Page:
Sleep is probably the best recovery modality there is available.  Ensuring enough sleep can help keep cortisol levels under control.
Gherlin, a hunger hormone, can increase when optimal sleep levels are not met.  
Leptin, another hormone that can signal less appetite and play a role in both metabolic rate and fat storage, can decrease in as little as one night of decreased sleep.  
Shortened sleep to under 6 hours a night has been linked to increased appetite, and decreased energy expenditure.  This may be resultant of a brain chemical called orexin which regulates sleep and energy balance. 

Some strategies to improve sleep quality

1.  Eat a small amount of carbohydrate 15-45 grams with protein before bed to release serotonin and lower cortisol levels.  A small piece of dark chocolate has also shown some positive potential here.
2.  Set a specific bed and wake up time and try to stick to it consistently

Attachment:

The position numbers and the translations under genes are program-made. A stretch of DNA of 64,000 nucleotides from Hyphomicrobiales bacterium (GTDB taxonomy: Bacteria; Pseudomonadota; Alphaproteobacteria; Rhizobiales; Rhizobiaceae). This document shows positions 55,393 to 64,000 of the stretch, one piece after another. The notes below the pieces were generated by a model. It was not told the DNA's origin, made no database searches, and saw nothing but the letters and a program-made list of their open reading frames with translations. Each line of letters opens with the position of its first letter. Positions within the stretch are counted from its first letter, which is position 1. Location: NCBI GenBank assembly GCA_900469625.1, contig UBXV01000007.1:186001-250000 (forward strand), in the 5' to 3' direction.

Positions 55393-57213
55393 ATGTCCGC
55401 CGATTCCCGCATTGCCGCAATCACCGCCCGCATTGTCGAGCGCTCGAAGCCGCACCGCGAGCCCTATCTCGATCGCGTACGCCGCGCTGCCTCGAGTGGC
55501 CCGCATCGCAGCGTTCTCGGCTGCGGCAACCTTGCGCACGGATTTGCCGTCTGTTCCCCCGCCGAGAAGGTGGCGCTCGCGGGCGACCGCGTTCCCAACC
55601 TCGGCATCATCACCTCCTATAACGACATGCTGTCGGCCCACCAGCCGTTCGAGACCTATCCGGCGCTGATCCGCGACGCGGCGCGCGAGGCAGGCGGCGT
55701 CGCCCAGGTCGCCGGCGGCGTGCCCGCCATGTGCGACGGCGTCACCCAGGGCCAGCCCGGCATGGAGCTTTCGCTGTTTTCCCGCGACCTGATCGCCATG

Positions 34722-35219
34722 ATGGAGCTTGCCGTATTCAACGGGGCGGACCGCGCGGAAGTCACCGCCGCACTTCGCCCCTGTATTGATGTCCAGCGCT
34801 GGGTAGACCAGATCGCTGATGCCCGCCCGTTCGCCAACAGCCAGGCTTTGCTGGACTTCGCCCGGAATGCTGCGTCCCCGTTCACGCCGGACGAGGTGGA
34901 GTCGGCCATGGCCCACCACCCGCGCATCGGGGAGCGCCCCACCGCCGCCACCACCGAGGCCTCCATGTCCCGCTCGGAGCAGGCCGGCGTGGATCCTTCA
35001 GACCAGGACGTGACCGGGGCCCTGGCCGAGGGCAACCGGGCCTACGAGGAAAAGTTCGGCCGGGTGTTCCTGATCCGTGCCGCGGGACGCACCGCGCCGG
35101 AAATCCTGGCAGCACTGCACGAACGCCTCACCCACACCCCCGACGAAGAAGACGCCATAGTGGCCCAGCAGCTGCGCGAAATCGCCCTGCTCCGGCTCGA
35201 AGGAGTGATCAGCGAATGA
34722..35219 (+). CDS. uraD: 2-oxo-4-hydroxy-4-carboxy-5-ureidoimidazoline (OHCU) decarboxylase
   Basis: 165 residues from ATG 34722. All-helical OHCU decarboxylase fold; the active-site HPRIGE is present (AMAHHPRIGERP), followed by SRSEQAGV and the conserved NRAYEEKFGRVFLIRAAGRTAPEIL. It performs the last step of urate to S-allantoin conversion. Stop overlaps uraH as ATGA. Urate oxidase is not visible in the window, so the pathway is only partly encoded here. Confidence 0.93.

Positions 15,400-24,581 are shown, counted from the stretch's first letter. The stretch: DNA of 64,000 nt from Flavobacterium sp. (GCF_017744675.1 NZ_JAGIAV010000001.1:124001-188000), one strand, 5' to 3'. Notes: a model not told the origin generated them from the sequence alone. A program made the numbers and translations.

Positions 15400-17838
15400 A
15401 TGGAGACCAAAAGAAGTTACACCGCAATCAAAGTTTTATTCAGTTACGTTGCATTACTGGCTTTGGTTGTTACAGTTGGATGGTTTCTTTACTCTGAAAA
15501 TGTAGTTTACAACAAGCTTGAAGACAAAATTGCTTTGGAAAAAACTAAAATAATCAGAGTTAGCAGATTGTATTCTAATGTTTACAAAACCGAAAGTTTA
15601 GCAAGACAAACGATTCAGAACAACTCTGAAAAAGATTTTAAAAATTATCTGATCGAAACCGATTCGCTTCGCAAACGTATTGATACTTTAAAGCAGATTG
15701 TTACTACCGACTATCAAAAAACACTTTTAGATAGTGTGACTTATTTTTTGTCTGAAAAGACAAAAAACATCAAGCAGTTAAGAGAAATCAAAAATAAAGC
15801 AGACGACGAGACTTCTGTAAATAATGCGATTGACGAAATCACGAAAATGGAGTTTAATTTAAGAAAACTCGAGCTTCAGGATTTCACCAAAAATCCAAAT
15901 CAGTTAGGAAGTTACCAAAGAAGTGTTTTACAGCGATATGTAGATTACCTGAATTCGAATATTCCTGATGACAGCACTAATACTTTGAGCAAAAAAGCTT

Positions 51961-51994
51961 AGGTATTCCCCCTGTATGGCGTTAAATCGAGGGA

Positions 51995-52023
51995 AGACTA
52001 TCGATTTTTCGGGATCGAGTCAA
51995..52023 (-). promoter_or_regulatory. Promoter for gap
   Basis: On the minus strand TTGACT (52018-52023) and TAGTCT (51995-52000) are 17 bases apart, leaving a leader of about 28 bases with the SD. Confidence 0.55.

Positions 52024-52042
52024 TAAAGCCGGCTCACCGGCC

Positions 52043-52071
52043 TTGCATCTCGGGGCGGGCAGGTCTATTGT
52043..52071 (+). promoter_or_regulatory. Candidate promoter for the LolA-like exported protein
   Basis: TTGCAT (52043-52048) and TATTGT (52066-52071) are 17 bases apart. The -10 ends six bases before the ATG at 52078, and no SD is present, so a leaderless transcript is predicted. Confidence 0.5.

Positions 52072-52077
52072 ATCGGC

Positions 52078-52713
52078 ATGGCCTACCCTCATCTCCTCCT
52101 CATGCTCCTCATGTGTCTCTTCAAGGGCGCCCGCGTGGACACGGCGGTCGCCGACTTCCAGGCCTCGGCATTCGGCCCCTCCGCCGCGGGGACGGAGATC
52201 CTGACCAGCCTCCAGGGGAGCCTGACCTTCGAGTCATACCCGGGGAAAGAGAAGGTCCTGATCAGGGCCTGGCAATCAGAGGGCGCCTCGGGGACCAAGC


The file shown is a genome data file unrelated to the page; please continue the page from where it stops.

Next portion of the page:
3. Aim for 7-10 hours of sleep.  This requirement is highly individualized and you will need to find what works for you.  Though keep in mind it is often higher than people think and a number of recent studies have shown forced sleep time (had to remain in bed for this given time for the duration of study) to 9-10 hours improved a ton of both cognitive and physical qualities, not the least of which was simple improved sense of well being.  
4.  Reading and avoiding blue light and screens before bed may help.
5. Sleep in a cool, dark room.
7. Insert naps to make up for a lack of sleep on a given night.
6.  Certain supplements that may help here include a zinc/magnesium combination with around 25mg of zinc and 400mg of magnesium.  Melatonin in doses ranging from 1-5 mg may also be useful